If you look at the mainstays of the Fortune 100, even manufacturers associated more with the Rust Belt than Silicon Valley know that software is a big part of their business. Scratch a car company and a software company will bleed, albeit one that is writing software for internal use or to embed in its vehicles. This is a trend that companies like … IBM, Microsoft, and HP are all banking on.
Count Apprenda in those ranks as well. The Troy, N.Y. company offers technology — dubbed Platform as a Service — that business customers can use to create and maintain specialized software. Apprenda’s PaaS can run in a company’s internal data center for IT folks still not comfortable with public cloud infrastructure. And, it can run on public clouds such as Amazon Web Services or Microsoft Azure. Or both.
Now, to help large corporate customers still leery of giving up control of their IT departments to the public clouds, Apprenda is supporting Docker containers. Docker is the latest software darling coming out of Silicon Valley because it lets developers write applications and assign them just the resources they need, all in one efficient package. This is seen as more efficient than running multiple applications in a virtualized manner becuase the virtualization layer soaks up system resources, dinging application performance.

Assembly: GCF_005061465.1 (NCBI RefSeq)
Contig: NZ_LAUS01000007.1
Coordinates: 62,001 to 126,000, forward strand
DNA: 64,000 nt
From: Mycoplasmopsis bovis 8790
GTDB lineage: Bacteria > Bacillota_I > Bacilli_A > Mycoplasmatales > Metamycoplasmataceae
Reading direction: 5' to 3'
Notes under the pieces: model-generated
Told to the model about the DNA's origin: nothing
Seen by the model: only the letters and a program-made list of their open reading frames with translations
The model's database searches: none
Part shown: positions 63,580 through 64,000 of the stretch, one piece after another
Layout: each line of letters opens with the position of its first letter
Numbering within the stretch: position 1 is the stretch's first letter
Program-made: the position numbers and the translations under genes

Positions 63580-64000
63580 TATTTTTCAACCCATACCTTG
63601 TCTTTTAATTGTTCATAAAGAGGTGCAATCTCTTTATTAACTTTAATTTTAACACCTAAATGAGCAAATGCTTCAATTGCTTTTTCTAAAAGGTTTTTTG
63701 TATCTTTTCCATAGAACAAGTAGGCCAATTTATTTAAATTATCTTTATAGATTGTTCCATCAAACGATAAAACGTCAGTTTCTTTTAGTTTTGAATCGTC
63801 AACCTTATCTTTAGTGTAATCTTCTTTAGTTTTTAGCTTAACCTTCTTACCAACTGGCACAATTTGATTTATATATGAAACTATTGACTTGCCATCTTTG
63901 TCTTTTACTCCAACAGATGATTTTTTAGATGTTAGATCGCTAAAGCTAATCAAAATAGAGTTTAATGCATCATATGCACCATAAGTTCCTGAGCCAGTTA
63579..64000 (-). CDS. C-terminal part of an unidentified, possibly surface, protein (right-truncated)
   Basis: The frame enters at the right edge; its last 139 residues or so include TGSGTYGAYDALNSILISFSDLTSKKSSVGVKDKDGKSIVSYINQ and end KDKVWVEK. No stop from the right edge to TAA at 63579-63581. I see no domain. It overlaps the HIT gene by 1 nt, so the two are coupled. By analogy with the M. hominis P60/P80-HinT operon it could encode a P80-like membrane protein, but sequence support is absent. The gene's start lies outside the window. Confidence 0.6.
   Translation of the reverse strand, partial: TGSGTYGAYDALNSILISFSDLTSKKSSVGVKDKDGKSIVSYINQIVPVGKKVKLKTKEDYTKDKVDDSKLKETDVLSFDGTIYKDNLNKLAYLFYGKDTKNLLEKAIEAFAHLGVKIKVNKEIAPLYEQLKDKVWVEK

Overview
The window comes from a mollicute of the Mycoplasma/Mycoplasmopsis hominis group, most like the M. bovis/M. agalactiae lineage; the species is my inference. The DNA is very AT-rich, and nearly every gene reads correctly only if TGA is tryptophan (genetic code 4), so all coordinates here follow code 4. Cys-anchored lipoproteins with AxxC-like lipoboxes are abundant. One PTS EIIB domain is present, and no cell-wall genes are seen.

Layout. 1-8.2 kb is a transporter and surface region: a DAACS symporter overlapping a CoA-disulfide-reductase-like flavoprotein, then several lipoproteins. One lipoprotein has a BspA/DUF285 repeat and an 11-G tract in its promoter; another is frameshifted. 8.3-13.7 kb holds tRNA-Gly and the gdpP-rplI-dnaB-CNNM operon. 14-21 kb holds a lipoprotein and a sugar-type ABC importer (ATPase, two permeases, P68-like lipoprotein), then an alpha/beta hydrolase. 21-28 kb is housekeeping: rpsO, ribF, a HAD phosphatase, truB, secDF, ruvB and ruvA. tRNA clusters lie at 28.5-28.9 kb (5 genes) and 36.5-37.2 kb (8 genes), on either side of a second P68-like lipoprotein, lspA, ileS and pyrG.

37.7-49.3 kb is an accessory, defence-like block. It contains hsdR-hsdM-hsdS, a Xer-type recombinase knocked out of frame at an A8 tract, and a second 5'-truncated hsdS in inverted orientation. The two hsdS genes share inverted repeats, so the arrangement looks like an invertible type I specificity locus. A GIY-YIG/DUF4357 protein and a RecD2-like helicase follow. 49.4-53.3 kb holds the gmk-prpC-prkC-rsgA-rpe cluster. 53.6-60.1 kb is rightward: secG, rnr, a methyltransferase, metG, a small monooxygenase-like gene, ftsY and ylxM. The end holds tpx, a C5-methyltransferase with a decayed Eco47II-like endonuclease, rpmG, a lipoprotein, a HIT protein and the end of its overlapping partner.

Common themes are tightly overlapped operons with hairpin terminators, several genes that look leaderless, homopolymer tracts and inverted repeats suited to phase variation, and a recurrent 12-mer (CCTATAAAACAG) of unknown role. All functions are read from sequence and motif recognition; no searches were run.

Docker makes it easy for software developers to write applications that run in both in the cloud and on-premises, said Apprenda CEO Sinclair Schuller via email. “The problem is that Docker alone is a bit like the wild-west: you can do whatever you want. Unfortunately, most large corporations can’t allow that sort of flexibility because of the inherent risk it comes with.”
To be sure, pretty much the entire software universe has blessed Docker already, but Apprenda’s pitch is that it supports a wide range of underlying technologies running in customer sites. … Apprenda, supports Java, Microsoft .Net, OpenStack and a raft of foundational technologies from different vendors, and just added IBM to the mix with support for IBM WebSphere application servers.
The fact that Microsoft and IBM offer their own PaaSes shows just how intertwined, not to mention confusing, the software universe is but that is the reality.